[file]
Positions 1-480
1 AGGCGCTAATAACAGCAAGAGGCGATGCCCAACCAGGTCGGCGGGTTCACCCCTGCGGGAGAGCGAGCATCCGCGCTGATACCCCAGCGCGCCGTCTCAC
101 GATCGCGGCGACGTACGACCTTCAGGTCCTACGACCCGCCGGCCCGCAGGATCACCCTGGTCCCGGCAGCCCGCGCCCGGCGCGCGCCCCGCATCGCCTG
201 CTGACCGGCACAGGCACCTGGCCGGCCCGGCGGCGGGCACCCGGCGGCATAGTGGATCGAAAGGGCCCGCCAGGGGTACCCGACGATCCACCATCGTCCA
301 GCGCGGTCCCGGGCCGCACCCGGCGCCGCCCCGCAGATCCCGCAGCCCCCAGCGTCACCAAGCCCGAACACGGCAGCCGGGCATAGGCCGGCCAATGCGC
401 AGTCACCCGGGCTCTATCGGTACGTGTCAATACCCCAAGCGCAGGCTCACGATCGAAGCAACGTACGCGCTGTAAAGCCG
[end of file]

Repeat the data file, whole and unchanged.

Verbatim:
Positions 1-480
1 AGGCGCTAATAACAGCAAGAGGCGATGCCCAACCAGGTCGGCGGGTTCACCCCTGCGGGAGAGCGAGCATCCGCGCTGATACCCCAGCGCGCCGTCTCAC
101 GATCGCGGCGACGTACGACCTTCAGGTCCTACGACCCGCCGGCCCGCAGGATCACCCTGGTCCCGGCAGCCCGCGCCCGGCGCGCGCCCCGCATCGCCTG
201 CTGACCGGCACAGGCACCTGGCCGGCCCGGCGGCGGGCACCCGGCGGCATAGTGGATCGAAAGGGCCCGCCAGGGGTACCCGACGATCCACCATCGTCCA
301 GCGCGGTCCCGGGCCGCACCCGGCGCCGCCCCGCAGATCCCGCAGCCCCCAGCGTCACCAAGCCCGAACACGGCAGCCGGGCATAGGCCGGCCAATGCGC
401 AGTCACCCGGGCTCTATCGGTACGTGTCAATACCCCAAGCGCAGGCTCACGATCGAAGCAACGTACGCGCTGTAAAGCCG